‘’I did not have an equal opportunity before to get my voice heard’’ was a remark made by a women’s rights activist who participated in an online consultation coordinated by NOREF. Wider inclusion provided by the integration of the available digital tools into mediation and peacebuilding efforts is self-evident. One would wonder why these tools had not been deeply integrated in the field before the travel restrictions imposed by COVID-19 and despite professional attempts by some mediation/peacebuilding pioneers. Digital tools can help keep the mediation effort ongoing despite travel restrictions, access challenges or political constraints. They could further enhance inclusion regardless of location, social barriers, travel documents or authorisation, hence reinforcing the integration of women and traditionally marginalised groups in peace efforts. However, online engagements do not automatically amount to equal inclusion. Access to the Internet, electricity and digital literacy can be exclusionary factors. Giving in to the digital hype could be costly if practitioners do not take the time to address the potential pitfalls. Trust-building and protection of confidentiality are part and parcel of peace mediation, and they are particularly challenging in virtual settings. Understanding the implications of using digital tools in each dialogue setting is key to its success, at least on the technical side, and setting the e-rules of the game is essential. There are some steps that help partly mitigate these challenges, such as selecting the appropriate digital tool(s) suitable for the purpose of the engagement. Dialogue needs to take place among the ICT industry and the peacebuilding community to produce custom-made tools useful for this setting. Providing training to build the digital capacity of the participants could foster trust among them and level the playing field. Cybersecurity concerns will remain a challenge. However, some mitigating steps could be taken including developing a legal framework that regulates data storage.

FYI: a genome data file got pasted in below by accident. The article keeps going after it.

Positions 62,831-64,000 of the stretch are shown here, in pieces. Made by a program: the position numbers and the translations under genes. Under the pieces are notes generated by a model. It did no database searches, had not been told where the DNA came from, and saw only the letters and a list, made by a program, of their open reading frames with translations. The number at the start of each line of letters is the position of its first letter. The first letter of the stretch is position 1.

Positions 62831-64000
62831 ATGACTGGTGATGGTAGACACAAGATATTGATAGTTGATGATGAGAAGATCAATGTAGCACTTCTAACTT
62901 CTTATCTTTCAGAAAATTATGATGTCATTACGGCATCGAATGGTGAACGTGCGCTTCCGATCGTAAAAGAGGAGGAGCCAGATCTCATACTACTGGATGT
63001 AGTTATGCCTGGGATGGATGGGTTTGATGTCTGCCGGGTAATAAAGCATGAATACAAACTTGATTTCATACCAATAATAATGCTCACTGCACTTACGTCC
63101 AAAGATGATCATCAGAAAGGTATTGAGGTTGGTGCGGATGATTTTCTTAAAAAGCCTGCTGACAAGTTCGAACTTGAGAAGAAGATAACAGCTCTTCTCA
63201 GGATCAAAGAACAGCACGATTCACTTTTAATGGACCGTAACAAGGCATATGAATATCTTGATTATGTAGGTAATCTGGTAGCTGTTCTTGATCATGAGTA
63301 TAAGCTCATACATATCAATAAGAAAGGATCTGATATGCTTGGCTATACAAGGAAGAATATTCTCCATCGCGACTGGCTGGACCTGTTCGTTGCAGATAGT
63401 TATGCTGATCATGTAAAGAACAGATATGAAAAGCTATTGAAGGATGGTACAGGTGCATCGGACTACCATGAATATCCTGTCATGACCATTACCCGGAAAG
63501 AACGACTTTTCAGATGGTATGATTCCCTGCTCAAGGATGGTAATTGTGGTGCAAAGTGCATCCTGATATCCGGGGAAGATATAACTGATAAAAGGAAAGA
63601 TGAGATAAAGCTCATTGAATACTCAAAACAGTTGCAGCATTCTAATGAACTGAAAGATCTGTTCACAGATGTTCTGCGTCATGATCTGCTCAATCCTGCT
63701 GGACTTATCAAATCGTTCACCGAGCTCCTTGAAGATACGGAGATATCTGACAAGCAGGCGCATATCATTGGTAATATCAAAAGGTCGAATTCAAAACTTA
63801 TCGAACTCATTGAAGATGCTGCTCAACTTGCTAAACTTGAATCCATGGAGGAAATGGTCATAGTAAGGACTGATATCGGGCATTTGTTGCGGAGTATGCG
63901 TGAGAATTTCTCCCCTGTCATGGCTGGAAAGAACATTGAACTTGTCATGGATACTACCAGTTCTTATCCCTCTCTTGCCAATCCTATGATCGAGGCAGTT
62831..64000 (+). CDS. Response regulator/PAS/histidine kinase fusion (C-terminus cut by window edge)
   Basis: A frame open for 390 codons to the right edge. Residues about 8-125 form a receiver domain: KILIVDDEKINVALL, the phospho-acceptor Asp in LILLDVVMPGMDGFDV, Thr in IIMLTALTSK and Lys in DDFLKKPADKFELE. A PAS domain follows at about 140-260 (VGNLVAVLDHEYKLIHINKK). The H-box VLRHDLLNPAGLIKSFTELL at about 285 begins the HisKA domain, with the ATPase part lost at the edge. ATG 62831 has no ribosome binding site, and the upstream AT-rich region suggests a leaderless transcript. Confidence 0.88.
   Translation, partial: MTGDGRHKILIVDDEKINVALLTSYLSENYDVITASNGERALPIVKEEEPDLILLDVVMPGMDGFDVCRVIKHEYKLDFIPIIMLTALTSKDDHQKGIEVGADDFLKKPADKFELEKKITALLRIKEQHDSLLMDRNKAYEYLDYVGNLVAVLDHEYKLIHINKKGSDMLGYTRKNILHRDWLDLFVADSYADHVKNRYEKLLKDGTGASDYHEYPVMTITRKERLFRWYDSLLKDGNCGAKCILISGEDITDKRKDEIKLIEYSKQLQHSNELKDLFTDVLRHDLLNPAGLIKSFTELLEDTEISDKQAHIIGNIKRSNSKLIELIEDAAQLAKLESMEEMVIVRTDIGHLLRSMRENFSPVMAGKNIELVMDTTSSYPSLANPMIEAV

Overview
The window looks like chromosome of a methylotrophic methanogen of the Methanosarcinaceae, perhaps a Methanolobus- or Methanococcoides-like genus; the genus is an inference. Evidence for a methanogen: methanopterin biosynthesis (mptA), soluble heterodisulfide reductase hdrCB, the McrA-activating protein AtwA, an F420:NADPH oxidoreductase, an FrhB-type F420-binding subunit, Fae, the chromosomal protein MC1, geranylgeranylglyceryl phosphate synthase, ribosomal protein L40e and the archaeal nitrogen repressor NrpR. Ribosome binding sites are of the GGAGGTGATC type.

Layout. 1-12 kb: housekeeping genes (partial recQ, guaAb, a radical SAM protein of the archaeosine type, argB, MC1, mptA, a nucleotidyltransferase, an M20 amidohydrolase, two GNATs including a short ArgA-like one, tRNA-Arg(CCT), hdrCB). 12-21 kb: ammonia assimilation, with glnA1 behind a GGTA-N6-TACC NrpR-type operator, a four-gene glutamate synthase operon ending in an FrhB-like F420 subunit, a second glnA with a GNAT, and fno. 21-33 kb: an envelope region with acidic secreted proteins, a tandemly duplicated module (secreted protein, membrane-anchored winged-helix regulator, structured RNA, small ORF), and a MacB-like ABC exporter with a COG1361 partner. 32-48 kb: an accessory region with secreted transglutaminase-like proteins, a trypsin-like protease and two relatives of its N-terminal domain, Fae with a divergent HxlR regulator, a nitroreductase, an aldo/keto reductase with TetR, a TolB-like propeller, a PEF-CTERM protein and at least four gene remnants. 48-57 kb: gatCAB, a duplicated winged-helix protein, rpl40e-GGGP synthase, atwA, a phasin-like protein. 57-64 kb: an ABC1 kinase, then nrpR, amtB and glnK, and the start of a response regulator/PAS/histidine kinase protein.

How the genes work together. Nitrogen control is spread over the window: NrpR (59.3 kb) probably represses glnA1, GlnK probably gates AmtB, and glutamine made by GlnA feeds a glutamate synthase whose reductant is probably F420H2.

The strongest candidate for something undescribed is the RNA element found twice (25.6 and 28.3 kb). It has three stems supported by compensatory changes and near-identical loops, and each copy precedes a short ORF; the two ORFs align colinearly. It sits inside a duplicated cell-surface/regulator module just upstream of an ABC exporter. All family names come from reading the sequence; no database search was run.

This year we have been confronted with a world that suddenly prevented us from meeting each other, traveling and engaging in dialogue in person. By this autumn most of us have become more comfortable with the technologies that can replace physical contact, while remaining acutely aware that these technical solutions are far from perfect. In the world of mediation and peacebuilding, we remember warmly the opportunities to meet partners in person or to get to know each other better by spending time together in a remote location. Now such possibilities are not available to us. But can we pinpoint what exactly are the main limitations of the current online possibilities and why we think of them as problems? And are there ways to overcome them?